Inspire, embeer: Meet Community Beer Works’ Ethan Cox - INTERVIEW
blog by Nick Mendola • September 19, 2013 @ 3:39pm
There’s always more you can do.
That’s the ethos for this weeknight’s drive and conversation with Community Beer Works founder Ethan Cox (pictured front, right, in header), whose nanobrewery has gone from captivating idea to renowned Buffalo beer business in an incredibly short period of time.
Cox is a well-traveled Buffalonian, thanks in large part to his keen intellect but also to the sacrifices of his folks who guided him to a strong Buffalo education at Bennett Park Montessori, Olmsted 56 and City Honors.
The hard work earned him a scholarship to the prestigious boarding school in Western Massachusetts, which led him to directionally Northeastern (Northeastern), Southwestern (Tucson) and Midwestern (Northwestern). Got all that?
It also lead to an all-too-familiar refrain. Cox was reading about all the positive things going on back home in Buffalo and he wanted to be a part of it. Frankly, it sounds like he needed to be a part of it.
“I was reading Buffalo Rising while I still lived in Chicago and I was reading Alan Bedenko’s blog while he was still an upbeat, positive guy,” Cox said, “And they together were both making me feel like, ‘Damn, people are feeling a different way about Buffalo than when I grew up there’ and I didn’t want that to pass me by. I knew I was coming back to Buffalo already and I wanted to be a part of it.”
After several years teaching psychology at D’Youville, he felt he had reached a crossroads. He knew he was helping the students grow, but was his impact as broad as he wanted it to be?
“I felt like I had more in me,” Cox said. “That sounds really immodest and not humble. It wasn’t really changing Buffalo. It was more one person at a time and they were going off to do whatever they’d do. Among the things that was gnawing at me was this desire to be a bigger part.”
He didn’t know exactly how to proceed. He could volunteer on boards while teaching but the latter part was stripped when D’Youville decided not to renew his contract. He had a year to figure out what to do and he, on his last day of teaching, remarkably and fatefully ran into his friend Dan Conley outside school.
Conley wanted to show Cox the perfect place to start a brewery and, while it did not turn out to be 15 Lafayette Ave. where CBW now lives and breathes, it started the proper journey to becoming one of the main voices of brewing in Buffalo.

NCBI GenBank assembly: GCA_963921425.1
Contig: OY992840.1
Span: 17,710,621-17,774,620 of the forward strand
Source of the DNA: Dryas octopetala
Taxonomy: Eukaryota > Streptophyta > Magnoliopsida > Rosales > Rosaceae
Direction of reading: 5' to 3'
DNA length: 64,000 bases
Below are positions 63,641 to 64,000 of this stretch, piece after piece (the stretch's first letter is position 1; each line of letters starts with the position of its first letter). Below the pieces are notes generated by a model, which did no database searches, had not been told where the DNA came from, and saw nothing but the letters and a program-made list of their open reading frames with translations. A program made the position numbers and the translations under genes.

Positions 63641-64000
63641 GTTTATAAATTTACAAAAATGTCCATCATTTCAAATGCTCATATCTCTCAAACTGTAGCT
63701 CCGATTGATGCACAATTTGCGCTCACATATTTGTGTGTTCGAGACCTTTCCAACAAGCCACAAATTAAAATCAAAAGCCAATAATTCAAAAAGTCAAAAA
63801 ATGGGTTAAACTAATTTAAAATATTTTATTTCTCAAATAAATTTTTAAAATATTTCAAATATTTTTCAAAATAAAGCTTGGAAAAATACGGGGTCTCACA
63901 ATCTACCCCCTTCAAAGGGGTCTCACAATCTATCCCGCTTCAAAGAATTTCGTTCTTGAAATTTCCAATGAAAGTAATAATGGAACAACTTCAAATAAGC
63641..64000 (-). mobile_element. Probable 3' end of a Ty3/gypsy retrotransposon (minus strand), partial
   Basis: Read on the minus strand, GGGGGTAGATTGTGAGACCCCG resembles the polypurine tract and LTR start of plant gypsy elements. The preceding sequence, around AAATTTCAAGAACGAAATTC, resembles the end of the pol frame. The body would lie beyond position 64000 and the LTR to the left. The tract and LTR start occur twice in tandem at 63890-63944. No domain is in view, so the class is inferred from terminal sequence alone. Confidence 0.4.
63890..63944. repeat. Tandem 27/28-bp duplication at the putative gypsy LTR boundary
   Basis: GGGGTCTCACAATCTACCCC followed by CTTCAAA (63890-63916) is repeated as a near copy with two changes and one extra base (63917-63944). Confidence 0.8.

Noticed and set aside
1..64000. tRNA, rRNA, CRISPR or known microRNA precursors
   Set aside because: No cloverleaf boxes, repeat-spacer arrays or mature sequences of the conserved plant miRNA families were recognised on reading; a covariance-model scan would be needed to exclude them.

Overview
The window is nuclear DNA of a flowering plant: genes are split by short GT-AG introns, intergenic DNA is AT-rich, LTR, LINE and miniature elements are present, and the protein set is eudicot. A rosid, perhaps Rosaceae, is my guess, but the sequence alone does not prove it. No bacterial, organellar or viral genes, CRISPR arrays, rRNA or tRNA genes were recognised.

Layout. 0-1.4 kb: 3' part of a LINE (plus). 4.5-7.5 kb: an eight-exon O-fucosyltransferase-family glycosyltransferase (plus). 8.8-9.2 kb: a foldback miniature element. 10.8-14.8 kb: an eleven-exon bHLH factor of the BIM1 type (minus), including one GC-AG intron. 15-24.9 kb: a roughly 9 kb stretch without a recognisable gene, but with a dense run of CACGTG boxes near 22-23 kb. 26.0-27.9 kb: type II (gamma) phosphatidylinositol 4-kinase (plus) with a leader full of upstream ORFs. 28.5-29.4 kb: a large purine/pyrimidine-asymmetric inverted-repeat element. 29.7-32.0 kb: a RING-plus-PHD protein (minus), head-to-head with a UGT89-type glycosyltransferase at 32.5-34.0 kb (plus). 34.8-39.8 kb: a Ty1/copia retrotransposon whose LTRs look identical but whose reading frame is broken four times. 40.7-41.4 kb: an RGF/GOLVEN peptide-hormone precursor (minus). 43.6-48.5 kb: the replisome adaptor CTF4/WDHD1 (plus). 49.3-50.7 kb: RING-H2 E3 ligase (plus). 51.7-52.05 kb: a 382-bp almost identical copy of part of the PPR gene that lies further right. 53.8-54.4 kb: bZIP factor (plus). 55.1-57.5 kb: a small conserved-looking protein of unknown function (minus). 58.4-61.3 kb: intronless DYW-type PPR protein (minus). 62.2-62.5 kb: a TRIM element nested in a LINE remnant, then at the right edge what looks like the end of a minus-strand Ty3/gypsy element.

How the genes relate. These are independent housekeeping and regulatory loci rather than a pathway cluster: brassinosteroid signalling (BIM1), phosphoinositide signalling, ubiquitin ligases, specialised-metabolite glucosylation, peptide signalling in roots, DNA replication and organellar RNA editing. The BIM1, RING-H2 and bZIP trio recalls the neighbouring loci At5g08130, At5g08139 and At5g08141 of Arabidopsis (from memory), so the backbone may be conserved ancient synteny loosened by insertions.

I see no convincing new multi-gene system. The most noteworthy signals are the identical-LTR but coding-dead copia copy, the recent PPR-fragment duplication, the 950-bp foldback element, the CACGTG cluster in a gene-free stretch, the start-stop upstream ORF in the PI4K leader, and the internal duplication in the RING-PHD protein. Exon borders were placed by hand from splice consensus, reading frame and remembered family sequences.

What’s amazing is that that community Cox craved outside Chicago didn’t just turn out to be Buffalo, it was beer. The social lubricant, eh? CBW’s mission to “embeer Buffalo” sprung up. They weren’t just going to make beer, they were going to make beer culture.
This is perfectly captured in the help Flying Bison passed along to CBW when the upstarts ran into a major equipment problem.
“The brewing industry’s a little different than other industries,” Cox said. “I don’t think you’re going to find a steel mill that if their smelter is down, they can call a steel mill down the street and be like, ‘Dude can we use your smelter for a couple days?’ But when our mill died, Flying Bison was happy to say, ‘We have a mill. Come on down and mill your grains here.’ In the brewing industry, that’s not weird.”
“We know we’re technically competing with one another, but we also feel camaraderie. We make beer. We spend a lot of time brewing, but we also spend a lot of time drinking together, building relationships.”
Those relationships have grown with craft beer clubs and numerous pubs committed to craft including pioneers (Pizza Plant and Mr. Goodbar), dreamers (Blue Monk) and bartenders who now are forced to throw a rainbow of tap handles on their bar or face certain doom (maybe that’s an exaggeration. Maybe).
“I thought and hoped that opening a ridiculously small nanobrewery that can’t possibly do everything it wanted to do at its size, that not only would other players come on the scene but we’d be forced to keep going,” Cox said. “It was always a means to end and never an end unto itself. What exact end it’s a means to is still a little TBD because life is dynamic and plans that you made may need to be revised in light of current information. Welcome to science.
“Everything’s kinda going the way I was hoping. We’ve spurred lots of people into craft beer and local beer and fresh beer and good beer. We’ve spurred people into home brewing and into starting their own breweries.
“All of that means that, ‘What can we do now? What’s the next level?’ Continuing to do that is good but that’s a given. Our next move has to be inspirational like the last move was.”